You may have prepared for an emergency for you and your family, but what about your pets? Have you planned for them?
In every area of the United States during each season of the year, the possibility of evacuation could become possible. Natural disasters occur often enough, somewhere, to make it reasonable to start thinking about preparing ahead of time for your pet’s needs.
1. NEVER leave your pets behind. They won’t be able to care for themselves, and they could possibly escape, never to be reunited with you, or worse case yet, they could be injured and die.
2. Evaluate what kind of disaster could occur in your area that would force you to leave your home: fire, flood, tornado, hurricane, or volcano. It could even be a gas leak.
3. There are many evacuation shelters that do not allow pets. Some shelters will provide one area for pets and another area for people. Some hotels and motels may lift restrictions for pets when a disaster occurs. Check with your local emergency planning commission to find out where there are pet-friendly evacuation areas. Check with possible hotels or motels to see if they will accept pets in this situation. Check with them every 6 months or so in case policies change at the facilities.
4. If evacuation orders occur while you are not home, find someone to rescue your pet. It may be a trusted neighbor, someone that knows your pet. Make sure they have all of the information from you as to what you expect them to do.
5. Assemble an evacuation kit for your pet. Include enough supplies to last 2 weeks. Duration of an evacuation is always an unknown.
6. Putting a sticker on the front of your home indicating you have a pet so rescuers would know if a search is necessary if you are not at home. If you are at home, and you evacuate with your pet, if you have time, you should mark through the sign indicating that you have evacuated your pets. The ASPCA has these stickers available or you could contact your humane society.
Since Katrina hit in 2005, Pets Evacuation and Transportation Standards Act (PETS) was passed so that the Federal Emergency Management Agency (FEMA) would make plans for evacuated pets and service animals.
What should you put in your pet emergency evacuation kit? There are several lists of emergency supplies necessary for people. Check with the Red Cross if you are unsure. There are not many lists for pets, however. Here are some suggestions to put in your pet’s emergency supply kit:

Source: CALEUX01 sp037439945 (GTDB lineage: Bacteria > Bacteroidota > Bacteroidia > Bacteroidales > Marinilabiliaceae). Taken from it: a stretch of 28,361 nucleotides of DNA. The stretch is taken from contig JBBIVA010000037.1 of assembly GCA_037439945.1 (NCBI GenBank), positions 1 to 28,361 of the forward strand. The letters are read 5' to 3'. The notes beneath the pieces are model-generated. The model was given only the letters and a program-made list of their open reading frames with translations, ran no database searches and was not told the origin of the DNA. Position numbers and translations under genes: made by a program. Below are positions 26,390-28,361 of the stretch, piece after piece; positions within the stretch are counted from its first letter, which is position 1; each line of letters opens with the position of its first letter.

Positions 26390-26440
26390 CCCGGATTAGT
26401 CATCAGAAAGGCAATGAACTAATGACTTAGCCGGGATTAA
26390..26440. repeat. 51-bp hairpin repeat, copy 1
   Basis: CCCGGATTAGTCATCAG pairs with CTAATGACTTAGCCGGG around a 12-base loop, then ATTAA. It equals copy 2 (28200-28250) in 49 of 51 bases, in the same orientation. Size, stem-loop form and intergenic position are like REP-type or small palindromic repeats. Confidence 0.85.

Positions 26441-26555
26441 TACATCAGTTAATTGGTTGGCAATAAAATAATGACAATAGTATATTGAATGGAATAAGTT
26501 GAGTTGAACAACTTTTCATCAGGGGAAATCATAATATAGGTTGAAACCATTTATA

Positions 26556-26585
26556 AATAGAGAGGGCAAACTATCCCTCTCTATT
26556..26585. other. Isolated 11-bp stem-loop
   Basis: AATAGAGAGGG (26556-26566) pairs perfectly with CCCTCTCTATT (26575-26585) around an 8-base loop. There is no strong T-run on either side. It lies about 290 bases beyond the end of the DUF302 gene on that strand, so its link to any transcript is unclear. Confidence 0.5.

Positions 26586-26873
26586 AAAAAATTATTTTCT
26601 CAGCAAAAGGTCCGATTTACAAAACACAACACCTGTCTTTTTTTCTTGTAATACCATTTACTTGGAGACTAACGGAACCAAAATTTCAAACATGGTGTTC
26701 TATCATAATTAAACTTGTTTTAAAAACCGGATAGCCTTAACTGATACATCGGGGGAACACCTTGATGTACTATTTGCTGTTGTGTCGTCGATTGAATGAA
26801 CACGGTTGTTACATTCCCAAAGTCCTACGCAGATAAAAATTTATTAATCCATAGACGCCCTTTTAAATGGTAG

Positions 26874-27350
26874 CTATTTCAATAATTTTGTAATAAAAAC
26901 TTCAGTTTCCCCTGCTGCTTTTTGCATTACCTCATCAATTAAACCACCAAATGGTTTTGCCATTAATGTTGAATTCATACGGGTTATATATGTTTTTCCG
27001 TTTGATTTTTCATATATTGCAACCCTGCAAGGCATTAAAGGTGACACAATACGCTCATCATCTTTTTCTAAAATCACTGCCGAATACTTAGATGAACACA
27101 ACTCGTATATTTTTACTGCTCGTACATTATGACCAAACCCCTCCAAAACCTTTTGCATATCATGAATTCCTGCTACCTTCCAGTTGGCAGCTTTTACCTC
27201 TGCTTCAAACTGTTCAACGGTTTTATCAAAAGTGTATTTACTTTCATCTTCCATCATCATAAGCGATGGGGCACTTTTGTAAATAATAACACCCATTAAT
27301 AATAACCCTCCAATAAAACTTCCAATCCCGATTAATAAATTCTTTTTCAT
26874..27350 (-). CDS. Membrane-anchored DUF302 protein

• A sturdy crate! The crate is very necessary because you will need to take care of many things when facing a disaster, so containing your pet will save searching time, and it will definitely protect them. If possible, you should have one for each pet.
• Blankets: These could be used several ways such as bedding in the crate, comforting and wrapping them for warmth during cold weather, or even picking up a stressed pet.
• Medication: Rotate these medications every 2 months so they don’t go bad.
• At least 3 days, up to 2 weeks of food (canned with pull tabs or dry) and water. Make sure you take bowls for both. Food and water should be in water tight containers. Rotate the food and water every 2 months also.
• Several small garbage bags for waste.
• For cats, litter box and litter. A good litter box would be a disposal roasting pan.
• If you are keeping your pet in a crate, which is advised for their safety, put several potty pads in the kit.
• Comfort toys, chews, or snacks.
• Photo of your pets for identification.
• Extra collar or harness and leash.
• Liquid soap and disinfectant for clean up.
Preparation is the key for a safe evacuation. Don’t wait until the emergency is upon you. Bring your pet inside when the disaster is looming. If and when the evacuation is mandated, you will be able to leave under much less stress, and you will know you’ve done your best to protect all in your household.
Disclaimer: I am not a veterinarian nor do I have any formal training in any medical field. This article is not to replace the advice of your veterinarian. I am only providing options and ideas that you may want to discuss with your veterinarian.